Nigerians in Space
1993. Houston. Dr. Wale Olufunmi, lunar rock geologist, has a life most Nigerian immigrants would kill for, but then most Nigerians aren’t Wale—a great scientific mind in exile with galactic ambitions. Then comes an outlandish order: steal a piece of the moon. With both personal and national glory at stake, Wale manages to pull off the near impossible, setting out on a journey back to Nigeria that leads anywhere but home. Compelled by Wale’s impulsive act, Nigerians traces arcs in time and space from Houston to Stockholm, from Cape Town to Bulawayo, picking up on the intersecting lives of a South African abalone smuggler, a freedom fighter’s young daughter, and Wale’s own ambitious son. Deji Olukotun’s debut novel defies categorization—a story of international intrigue that tackles deeper questions about exile, identity, and the need to answer an elusive question: what exactly is brain gain?
Praise for Nigerians in Space
"Fast-paced, well-written and packed with insight and humor.
Olukotun is a very talented storyteller.
—Charles Yu, National Book Award 5-Under-35 winner and author of How to Live Safely in a Science Fictional Universe
"A deft mingling of satirical humor, Noirish twists…and a keen-eyed yet
accessible take on cultural displacement in contemporary times.
—Olufemi Terry, winner of the Caine Prize for African Writing
"You can taste Cape Town, you can hear it in the dialogue, see its
beauty in the descriptions. Deji Olukotun has my city's number:
especially its nasty underbelly, the dangerous dealing of abalone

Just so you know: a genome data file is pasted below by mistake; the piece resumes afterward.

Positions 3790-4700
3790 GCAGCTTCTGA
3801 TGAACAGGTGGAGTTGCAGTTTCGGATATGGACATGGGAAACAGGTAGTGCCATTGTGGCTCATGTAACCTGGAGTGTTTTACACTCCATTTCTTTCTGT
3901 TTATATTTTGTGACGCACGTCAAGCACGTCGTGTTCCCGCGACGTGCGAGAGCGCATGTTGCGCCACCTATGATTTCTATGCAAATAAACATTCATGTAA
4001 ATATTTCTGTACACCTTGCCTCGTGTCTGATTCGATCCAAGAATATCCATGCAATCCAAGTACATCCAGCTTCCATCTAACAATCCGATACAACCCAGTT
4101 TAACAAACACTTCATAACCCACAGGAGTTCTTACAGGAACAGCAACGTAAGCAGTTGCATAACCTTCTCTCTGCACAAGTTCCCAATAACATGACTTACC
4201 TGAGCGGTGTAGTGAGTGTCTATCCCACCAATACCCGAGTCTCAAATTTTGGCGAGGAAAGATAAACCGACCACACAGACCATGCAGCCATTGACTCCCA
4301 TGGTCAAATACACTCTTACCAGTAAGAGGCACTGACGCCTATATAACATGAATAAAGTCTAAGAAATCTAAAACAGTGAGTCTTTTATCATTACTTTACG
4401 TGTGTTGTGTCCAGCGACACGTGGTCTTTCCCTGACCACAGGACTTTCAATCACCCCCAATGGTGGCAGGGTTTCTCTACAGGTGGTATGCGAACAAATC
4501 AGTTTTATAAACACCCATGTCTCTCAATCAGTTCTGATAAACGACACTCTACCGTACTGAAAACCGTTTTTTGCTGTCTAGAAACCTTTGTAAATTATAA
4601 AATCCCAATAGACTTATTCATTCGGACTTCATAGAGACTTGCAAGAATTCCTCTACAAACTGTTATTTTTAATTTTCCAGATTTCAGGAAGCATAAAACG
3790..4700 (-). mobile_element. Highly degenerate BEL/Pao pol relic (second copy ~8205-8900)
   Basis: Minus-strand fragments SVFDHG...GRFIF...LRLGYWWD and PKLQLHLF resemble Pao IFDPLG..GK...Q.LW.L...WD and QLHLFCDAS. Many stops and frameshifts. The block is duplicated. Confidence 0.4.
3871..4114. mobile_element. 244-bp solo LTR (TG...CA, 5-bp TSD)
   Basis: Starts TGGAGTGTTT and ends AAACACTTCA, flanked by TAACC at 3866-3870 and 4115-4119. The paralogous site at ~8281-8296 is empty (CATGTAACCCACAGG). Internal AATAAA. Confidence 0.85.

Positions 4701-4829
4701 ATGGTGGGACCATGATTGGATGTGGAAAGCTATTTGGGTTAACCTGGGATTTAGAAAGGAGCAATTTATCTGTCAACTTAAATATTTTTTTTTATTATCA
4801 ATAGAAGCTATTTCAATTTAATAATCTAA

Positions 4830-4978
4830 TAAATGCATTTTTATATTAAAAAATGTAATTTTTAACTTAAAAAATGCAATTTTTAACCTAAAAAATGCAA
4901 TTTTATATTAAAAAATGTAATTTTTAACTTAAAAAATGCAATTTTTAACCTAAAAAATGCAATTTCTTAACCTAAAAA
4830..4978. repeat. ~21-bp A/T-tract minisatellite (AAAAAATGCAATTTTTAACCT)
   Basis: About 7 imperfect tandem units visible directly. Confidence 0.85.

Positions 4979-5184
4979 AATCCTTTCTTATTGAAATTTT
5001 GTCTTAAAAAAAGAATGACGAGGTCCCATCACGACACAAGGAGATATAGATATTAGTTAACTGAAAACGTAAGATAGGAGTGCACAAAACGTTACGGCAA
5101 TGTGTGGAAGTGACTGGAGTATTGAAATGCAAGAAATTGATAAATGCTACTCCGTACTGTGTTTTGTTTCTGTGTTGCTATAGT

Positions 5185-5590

—Mike Nicol, author of the Revenge Trilogy
"Deji Olukotun's novel Nigerians in Space is an impressive debut, a literary thriller that also deftly explores themes of the African diaspora."
—David Gutowski, Largehearted Boy
"A transnational mystery novel replete with assassins, abalone poaching and an international fashion model who exudes light from her skin."
—Matt McGregor, Warscapes
"A crime thriller that is out of this world."
—Samantha Lim, The Brooklyn Paper
"Nigerians in Space captures the cocksure attitude and dignified clip of the 1950s radio play, with more mischievous and macabre elements that reflect the frustration of anti-colonial and Pan-African politics."
—Megan Eardley, Africa is a Country
"The book is a must read."
—Dianah Ninsiima, Africa Book Club
"A madcap first novel that unravels like a spy thriller."
—Mark Haskell Smith, Flavorwire
"At turns enthralling, funny and sometimes heart-rending -- a rollicking and smart book from a talented new voice."
—Darren S. , Rare Books Expert at The Strand
"An exquisite blend of unpredictable twists and lightening-speed plot."